Legal documents aren't known for their wit or humor. Most legal writing, in fact, tends to be rather dry. But occasionally an attorney breaks the mold with such panache the document begs to be shared.
Such is the case with a letter by Vermont attorney Andrew Delaney in response to a threat of legal action for alleged copyright infringement. Delaney, a partner at Martin & Associates in Barre, Vt., represents Greg Thatcher, founder of a website that publishes bank routing numbers as a public service.
With sarcastic comments and amusing footnotes that even include a reference to the Spice Girls, Delaney spells out his legal argument for why no infringement has occurred. The closing paragraph certainly demonstrates the overall tone:
"If you do feel it's necessary to sue our client, we are open Monday through Friday from 8:00 A.M. to 6:00 P.M. and we have lollipops for people who serve process. So if you do file a complaint and send someone over with a summons, please have them wear something with a bit of purple…we all like purple."
Delaney wrote the letter to Covington & Burling attorney Nigel Howard, who represents the American Bankers Association — the organization that alleged copyright infringement and sent Thatcher a takedown notice. Although Thatcher was convinced he did nothing wrong because he obtained his data from the Federal Reserve, he removed the information from his site, noting on the page that it was "unavailable due to legal action." (The American Bankers Association's takedown notice was first reported in June by Techdirt.)
Delaney said he has been a long-time user of Thatcher's website, so he was surprised and concerned when he visited the site one day and discovered he couldn't get the information he sought because of a legal threat. He contacted Thatcher and told him he'd represent him pro bono — a fact he did not neglect to point out in his letter to Howard in one of his many humorous footnotes:
"We're not charging Greg because we used to use his site a lot. And we never paid him anything. But then you wrecked it for everyone. That wasn't nice."
Delaney said he wrote his unconventional letter because he thought the allegations were silly and he saw a little guy with a small website being bullied by a big business organization. He pulled in another attorney at his firm, Jorge Pivar-Federici, and a paralegal to help. And the firm's secretary, whom he describes in his letter as "our long-suffering secretary" and "the boss," read it over. "Our first draft was actually not as nice," Delaney said. "It was even snarkier than this one but our secretary said it was unnecessarily mean and we had to tone it down."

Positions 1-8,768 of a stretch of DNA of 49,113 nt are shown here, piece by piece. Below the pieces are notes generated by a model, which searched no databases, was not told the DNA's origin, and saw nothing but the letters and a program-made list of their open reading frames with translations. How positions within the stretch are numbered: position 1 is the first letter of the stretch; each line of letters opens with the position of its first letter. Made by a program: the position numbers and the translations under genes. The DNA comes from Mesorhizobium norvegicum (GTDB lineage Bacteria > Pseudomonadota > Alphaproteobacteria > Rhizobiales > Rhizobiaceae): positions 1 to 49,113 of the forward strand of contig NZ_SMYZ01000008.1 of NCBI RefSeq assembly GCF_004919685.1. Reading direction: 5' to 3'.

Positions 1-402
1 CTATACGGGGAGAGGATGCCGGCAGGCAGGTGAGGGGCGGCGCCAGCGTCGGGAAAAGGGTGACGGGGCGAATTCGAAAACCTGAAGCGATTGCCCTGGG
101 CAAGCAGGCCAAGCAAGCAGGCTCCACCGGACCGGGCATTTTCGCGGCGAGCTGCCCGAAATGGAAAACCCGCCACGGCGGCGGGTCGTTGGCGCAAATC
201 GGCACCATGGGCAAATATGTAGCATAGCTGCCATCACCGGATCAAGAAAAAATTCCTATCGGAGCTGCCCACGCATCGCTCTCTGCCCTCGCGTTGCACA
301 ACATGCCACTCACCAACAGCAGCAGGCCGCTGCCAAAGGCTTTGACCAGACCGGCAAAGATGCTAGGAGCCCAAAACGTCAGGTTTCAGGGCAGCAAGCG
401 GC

This is not the first time Delaney has written a legal document in his distinct style. In 2011, he wrote what he calls "a semi-humorous" law review article in Arizona State University's Sports and Entertainment Law Journal about tax law and the National Football League. (This article garnered considerable attention and led Senator Tom Coburn (R-Okla.) to introduce legislation that would end the practice of allowing professional sports leagues to qualify as tax-exempt organizations.) And Delaney is a regular contributor to The Supreme Court of Vermont Law Blog, which describes itself as a site "featuring summaries of Vermont Supreme Court decision, a dollop of lampooning, legal analysis, and a charming aggregation of creative thought."
"Most legal writing is stale and boring," Delaney said. "It's a lot more fun to write like this."
Delaney, who is described in his law firm bio as "an avid writer," has also published in Willamette University College of Law's Willamette Sports Law Journal and occasionally writes for the New York State Bar Association's Entertainment, Arts and Sports Law Section. He wrote the cover article for the February 2013 issue of the Bar Journal of the New York State Bar Association. The bio also notes that he "plays guitar in a punk rock band and enjoys reading non-legal books on occasion."
The Vermont-based attorney has not yet received a response from Coving­ton's Howard (who was also unavailable for comment). But Thatcher wrote on his website that the Electronic Frontier Foundation, a San Francisco-based nonprofit that focuses on digital rights, has contacted Delaney and said it was impressed with his letter and would be interested in helping out.
Lisa Shuchman can be contacted at firstname.lastname@example.org.